Houston waited until the sixth round to add depth to a shaky offensive line. Deculus will compete for a roster spot, likely as a right tackle.
Henningsen should feel at home playing in the Broncos' 3-4 base defense, a scheme he was groomed in at Wisconsin. His blend of athleticism and football intelligence helps his chances of making Denver's roster.
An ultra-reliable five-year starter at center, the Bears add needed depth behind Lucas Patrick. Kramer played 100 percent of his snaps at the pivot, so his lack of versatility could make it an uphill battle to make it on this roster.
The Steelers have lacked a true H-back in their offense, so Heyward will have ample opportunity to carve out a sub-package role. It helps to have your All-Pro brother and now current teammate (Cam Heyward) vouch for you.
Buffalo hadn't addressed its offensive depth until this pick, so Tenuta will have plenty of opportunities to make a splash in camp. His blend of size and movement skills are intriguing.
The Patriots have had some success developing undersized pit-bull types. Hines' movement skills and ability to uproot defenders in the run game are worth developing.
A Southern California lifer, Lake stays close to home to compete for a sub-package safety/nickel role. His special teams reps in camp will be key in making the roster.
The Rams double up on defensive backs in consecutive picks, adding a talented playmaker in Kendrick (seven INTs since 2019) who will need to work through some discipline issues. A standout with both Clemson and Georgia, Kendrick has the natural athleticism to surprise coaches in camp.
FitzPatrick was selected here for his blocking prowess. Often utilized as an extra lineman at Georgia, he brings a dynamic that's lacking in Atlanta's TE room.
The Chargers look to bolster their special teams units with this pick. Taylor has extensive experience on coverage units.
Arizona adds depth to the interior of its offensive line. Smith was groomed in Virginia Tech's zone scheme, so he should feel comfortable in a similar system with the Cardinals.
Brooks will compete with fifth-round pick Eric Johnson for a reserve role on the inside. He is an ascending player coming off his only full season as a starter.
Detroit is building up its defensive front with youth and a pass rush. While raw, Houston could emerge as a surprise in camp with his natural ability to uncoil and chase down QBs.
Kieft doesn't offer much as a receiver, but that's not his game. He takes pride in his blocking ability both in the run and pass game.
Campbell won't wow anyone with his range or athleticism, but the Titans are betting on his instincts and toughness to win a reserve role.
San Francisco came into the draft with a need for defensive line depth. Though drafted late, Davis is in a prime spot to compete for a reserve role as a three-technique.
Castro-Fields has high-level flashes all over his tape. He is the big, physical, fast cornerback the Niners like to deploy on the outside, so he should have plenty of fans on staff.
Jacksonville's depth at cornerback is average, to put it kindly. Brown doesn't possess flashy athletic traits, but he is coming off his most productive season (five INTs), so coaches are hoping the arrow is pointing up.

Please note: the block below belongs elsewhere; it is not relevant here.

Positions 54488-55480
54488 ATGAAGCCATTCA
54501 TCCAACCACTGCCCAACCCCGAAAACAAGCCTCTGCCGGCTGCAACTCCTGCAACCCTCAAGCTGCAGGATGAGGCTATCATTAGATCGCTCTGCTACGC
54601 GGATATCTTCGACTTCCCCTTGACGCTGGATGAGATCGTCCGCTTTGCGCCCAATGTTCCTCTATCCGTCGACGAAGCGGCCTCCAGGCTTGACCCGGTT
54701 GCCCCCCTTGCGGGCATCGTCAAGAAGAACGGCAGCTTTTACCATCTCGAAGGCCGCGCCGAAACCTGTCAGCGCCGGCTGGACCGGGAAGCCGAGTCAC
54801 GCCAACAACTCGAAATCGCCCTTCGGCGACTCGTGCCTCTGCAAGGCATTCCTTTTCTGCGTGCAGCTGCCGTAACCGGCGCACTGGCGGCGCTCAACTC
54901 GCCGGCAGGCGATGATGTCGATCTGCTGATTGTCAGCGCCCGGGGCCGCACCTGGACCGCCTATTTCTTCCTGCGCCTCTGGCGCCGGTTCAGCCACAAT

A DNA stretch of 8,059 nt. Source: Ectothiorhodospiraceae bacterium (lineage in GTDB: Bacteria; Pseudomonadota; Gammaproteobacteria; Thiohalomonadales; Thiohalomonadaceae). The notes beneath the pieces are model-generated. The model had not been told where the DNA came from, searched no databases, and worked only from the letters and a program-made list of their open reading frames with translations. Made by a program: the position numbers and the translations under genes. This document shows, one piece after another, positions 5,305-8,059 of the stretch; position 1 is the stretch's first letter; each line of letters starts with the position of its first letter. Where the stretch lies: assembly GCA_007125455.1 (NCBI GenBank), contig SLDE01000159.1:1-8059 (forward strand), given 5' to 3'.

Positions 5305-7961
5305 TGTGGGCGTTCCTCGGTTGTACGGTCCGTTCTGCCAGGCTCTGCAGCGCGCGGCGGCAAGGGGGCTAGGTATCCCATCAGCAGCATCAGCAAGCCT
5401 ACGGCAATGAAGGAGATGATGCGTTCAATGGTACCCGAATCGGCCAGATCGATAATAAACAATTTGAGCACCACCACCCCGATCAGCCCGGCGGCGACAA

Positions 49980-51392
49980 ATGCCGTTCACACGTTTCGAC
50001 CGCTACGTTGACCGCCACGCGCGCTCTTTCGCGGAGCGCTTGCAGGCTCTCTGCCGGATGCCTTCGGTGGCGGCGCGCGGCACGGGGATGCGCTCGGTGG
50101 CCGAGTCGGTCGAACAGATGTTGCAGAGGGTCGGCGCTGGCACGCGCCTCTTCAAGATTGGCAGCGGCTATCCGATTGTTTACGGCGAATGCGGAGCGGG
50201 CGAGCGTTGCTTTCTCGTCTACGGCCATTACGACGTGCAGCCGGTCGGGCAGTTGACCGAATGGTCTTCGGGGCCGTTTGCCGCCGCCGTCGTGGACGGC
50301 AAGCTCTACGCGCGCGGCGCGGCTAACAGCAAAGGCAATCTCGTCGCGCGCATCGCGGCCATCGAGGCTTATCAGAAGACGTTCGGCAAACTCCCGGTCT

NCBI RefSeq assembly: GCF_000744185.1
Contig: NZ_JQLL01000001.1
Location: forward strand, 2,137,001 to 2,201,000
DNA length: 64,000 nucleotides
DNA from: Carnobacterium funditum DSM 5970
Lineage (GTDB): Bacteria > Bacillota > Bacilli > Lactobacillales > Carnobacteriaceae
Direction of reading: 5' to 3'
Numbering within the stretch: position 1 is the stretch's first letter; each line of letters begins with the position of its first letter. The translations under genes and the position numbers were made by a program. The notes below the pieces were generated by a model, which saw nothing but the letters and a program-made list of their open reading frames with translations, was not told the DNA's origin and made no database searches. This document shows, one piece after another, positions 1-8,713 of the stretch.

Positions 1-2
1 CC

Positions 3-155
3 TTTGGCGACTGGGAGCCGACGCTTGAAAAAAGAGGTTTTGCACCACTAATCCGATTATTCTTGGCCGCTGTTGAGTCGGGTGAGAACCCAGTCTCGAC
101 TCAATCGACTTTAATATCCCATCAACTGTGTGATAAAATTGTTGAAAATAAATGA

The Browns did a great job of addressing depth along their defensive line in this draft. Thomas is another scheme fit addition.
Goode has a shot at competing for a spot as a rotational edge rusher. He'll need to shine on special teams to convince coaches he's worth a roster spot.
A former college running back, Robinson is still growing into the linebacker role. He projects as a developmental project who could carve out a career as a core special-teamer.
The Bears waited until late to address a major need for offensive line depth, but they've done a great job adding competition to that pool. Carter is a four-year starter at left tackle but could garner interest as a guard in the NFL.
The Vikings' depth at tight end is far from proven. Muse offers enough pass-catching ability and blocking toughness to compete for a TE3 spot.
Carpenter projects as a reserve hybrid safety/linebacker, but he'll need to make a name for himself on special teams to stick around.
Seattle continues its quest to infuse more speed into the offense. Melton has the explosive catch-and-run ability coaches hope translate to more big plays on both offense and special teams.
Washington found solid value here in the versatile Chris Paul. He offers flexibility as a reserve guard or tackle; he has extensive starting experience at both spots.
The Bills add more depth to the second level of their defense. A former safety, Spector is active on defense with potential to carve out a role as a core special-teamer.
The Broncos take a flyer on an undersized, athletic corner. He's tougher than he appears, but he'll need to improve his tackling consistency in order to make it on coverage teams.
Young is a classic raw mold of clay with an outstanding height/weight/speed profile. He's the type of late-round project that emerges as a playmaker down the line once he refines the nuances of the position.
The Packers could use some competition in their defensive line depth. Ford's massive frame and flashes of gap control dominance were enough to kick the tires on.
Hardy was productive at the FCS level and has some intriguing tools as a pass rusher. He's likely a practice squad stash for the Rams.